The Washington Times adds some detail to prior reports that Hillary Clinton pushed Obama to toughen his rhetoric on Iran:

At his June 23 news conference, Mr. Obama said he was "appalled and outraged" by Iranian behavior and "strongly condemned" the violence against anti-government demonstrators. Up until then, Mr. Obama and other administration officials had taken a softer line, expressing "deep concern" about the situation and calling on Iran to "respect the dignity of its own people."

Behind the scenes, the officials, who spoke on the condition that they not be named because they were discussing internal deliberations, said Mrs. Clinton had been advocating the stronger U.S. response, but the president resisted. When he finally took her advice, the aides said, he did so without informing her first.

But it's not totally clear that Obama really "took her advice," a phrase which implies that Hillary's input was the decisive factor in Obama's thinking. When Obama toughened his posture towards the clerical regime, he had been under pressure from multiple directions, and the Iran regime itself was acting in an increasingly brutal and loathsome way.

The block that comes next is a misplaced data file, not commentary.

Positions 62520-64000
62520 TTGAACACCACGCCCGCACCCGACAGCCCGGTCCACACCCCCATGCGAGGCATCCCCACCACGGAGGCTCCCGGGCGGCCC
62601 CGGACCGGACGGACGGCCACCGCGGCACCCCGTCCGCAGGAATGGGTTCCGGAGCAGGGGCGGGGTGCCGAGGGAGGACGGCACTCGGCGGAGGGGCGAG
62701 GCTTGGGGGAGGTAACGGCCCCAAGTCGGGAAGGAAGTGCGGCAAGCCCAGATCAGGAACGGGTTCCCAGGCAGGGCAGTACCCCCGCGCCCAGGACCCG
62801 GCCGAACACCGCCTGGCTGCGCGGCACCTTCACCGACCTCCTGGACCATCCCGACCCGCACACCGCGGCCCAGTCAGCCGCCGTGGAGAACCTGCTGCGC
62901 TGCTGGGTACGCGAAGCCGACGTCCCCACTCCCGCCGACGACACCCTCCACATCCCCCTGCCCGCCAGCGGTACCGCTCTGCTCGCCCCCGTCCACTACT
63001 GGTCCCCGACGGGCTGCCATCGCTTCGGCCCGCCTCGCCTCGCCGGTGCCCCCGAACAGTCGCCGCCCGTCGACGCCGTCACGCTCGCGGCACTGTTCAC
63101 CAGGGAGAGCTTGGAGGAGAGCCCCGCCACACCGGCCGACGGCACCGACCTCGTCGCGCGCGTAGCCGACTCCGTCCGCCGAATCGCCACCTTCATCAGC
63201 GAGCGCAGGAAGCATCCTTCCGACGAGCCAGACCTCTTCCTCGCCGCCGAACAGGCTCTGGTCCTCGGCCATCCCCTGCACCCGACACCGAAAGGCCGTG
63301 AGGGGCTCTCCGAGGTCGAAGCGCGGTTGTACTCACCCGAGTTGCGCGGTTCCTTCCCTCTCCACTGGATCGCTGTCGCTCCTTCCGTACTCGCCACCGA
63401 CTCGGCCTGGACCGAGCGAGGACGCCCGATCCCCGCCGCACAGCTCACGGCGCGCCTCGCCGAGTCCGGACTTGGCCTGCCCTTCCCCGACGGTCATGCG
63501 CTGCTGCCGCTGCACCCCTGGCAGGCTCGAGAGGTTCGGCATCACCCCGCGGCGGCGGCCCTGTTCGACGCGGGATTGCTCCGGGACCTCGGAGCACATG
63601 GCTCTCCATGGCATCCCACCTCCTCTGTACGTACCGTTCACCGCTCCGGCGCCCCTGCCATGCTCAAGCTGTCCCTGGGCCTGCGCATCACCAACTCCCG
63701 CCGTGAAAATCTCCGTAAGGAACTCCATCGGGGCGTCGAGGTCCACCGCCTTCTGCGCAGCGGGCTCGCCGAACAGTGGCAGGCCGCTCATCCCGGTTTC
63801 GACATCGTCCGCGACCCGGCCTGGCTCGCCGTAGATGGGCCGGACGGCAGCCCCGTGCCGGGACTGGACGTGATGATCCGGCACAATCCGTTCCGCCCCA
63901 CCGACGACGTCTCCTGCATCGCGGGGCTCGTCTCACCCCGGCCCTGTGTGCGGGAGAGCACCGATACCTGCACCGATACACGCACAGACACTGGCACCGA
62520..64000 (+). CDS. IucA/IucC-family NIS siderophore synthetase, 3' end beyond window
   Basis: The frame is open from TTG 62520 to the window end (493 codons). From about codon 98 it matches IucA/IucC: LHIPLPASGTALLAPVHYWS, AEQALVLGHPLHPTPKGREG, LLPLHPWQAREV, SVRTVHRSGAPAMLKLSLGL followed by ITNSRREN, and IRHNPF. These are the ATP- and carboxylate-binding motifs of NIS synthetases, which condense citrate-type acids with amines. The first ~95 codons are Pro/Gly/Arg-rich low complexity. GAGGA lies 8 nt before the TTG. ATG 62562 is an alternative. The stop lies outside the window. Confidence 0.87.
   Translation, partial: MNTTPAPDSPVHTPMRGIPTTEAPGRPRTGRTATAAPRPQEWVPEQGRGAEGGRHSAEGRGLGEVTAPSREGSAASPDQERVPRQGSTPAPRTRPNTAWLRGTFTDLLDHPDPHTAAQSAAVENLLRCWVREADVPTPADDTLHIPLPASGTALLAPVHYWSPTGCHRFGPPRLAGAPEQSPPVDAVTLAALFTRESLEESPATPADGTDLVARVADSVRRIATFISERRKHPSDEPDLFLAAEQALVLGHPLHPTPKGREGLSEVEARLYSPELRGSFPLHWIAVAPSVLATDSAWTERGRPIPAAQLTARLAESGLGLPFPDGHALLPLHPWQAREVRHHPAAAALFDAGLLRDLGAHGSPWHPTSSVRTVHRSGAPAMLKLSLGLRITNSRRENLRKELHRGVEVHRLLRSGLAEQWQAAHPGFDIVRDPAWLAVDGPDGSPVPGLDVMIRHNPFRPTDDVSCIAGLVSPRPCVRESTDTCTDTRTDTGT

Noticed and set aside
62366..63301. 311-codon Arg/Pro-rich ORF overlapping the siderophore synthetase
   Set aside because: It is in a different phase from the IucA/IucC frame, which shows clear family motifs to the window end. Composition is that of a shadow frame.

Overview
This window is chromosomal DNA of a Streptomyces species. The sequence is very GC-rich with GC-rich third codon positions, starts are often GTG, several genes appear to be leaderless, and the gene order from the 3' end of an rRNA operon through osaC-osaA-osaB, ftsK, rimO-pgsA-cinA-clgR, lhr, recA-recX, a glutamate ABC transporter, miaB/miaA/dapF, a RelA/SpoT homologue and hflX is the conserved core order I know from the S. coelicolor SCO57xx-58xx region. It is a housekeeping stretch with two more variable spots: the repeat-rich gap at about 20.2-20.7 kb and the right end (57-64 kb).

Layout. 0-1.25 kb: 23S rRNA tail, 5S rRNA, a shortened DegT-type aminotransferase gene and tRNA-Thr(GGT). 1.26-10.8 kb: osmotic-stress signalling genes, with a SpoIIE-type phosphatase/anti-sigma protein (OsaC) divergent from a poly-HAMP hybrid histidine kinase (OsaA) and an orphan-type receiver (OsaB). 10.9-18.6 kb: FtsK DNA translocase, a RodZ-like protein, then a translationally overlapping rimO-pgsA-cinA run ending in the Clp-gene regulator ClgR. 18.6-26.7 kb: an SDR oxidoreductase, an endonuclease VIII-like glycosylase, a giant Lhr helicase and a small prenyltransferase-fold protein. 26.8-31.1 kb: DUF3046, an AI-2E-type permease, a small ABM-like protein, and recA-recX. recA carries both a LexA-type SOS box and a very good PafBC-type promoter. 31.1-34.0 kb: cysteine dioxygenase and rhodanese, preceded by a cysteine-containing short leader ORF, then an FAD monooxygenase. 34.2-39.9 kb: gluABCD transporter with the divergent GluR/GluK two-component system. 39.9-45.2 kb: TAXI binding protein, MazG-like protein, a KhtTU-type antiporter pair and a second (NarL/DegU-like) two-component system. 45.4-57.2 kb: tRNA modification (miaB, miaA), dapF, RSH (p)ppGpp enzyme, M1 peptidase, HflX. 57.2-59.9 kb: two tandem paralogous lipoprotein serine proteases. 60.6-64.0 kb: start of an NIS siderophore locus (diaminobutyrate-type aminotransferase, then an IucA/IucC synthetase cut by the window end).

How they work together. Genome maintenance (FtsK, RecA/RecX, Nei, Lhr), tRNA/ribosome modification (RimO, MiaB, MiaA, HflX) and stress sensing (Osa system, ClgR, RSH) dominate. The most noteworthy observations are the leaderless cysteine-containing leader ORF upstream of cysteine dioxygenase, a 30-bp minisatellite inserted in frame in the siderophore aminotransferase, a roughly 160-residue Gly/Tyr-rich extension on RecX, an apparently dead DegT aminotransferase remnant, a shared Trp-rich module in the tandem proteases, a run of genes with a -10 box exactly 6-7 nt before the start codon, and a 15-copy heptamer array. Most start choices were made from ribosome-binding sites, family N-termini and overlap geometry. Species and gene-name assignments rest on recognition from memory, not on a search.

So in a sense this is one of those stories that is more interesting for its existence than its substance. (Same goes for Bob Woodward's travels with the oft-maligned Jim Jones. Is the NSC advisor employing his star-report friend in an image-rehab campaign?) Is someone around Hillary trying to remind the world that, despite her strikingly low profile, she does in fact have influence in this administration?

If so, it's clearly a mixed bag, given that State wasn't notified in advance when Obama finally did get tough. The Times article underscores something that I have heard regularly--that Obama has a very personal, hand-on approach to making foreign policy. 

The decision on Iran was very personal, officials said. Mr. Obama knew his senior aides' views, but it was up to him to "pull the trigger."

"We have so few tools when we deal with Iran, and we don't fully understand what's going on, so all we've got is what the president says," the first administration official said. "There isn't a huge process behind it."

As this article illustrates, what that means for Hillary remains a little unclear. 

--Michael Crowley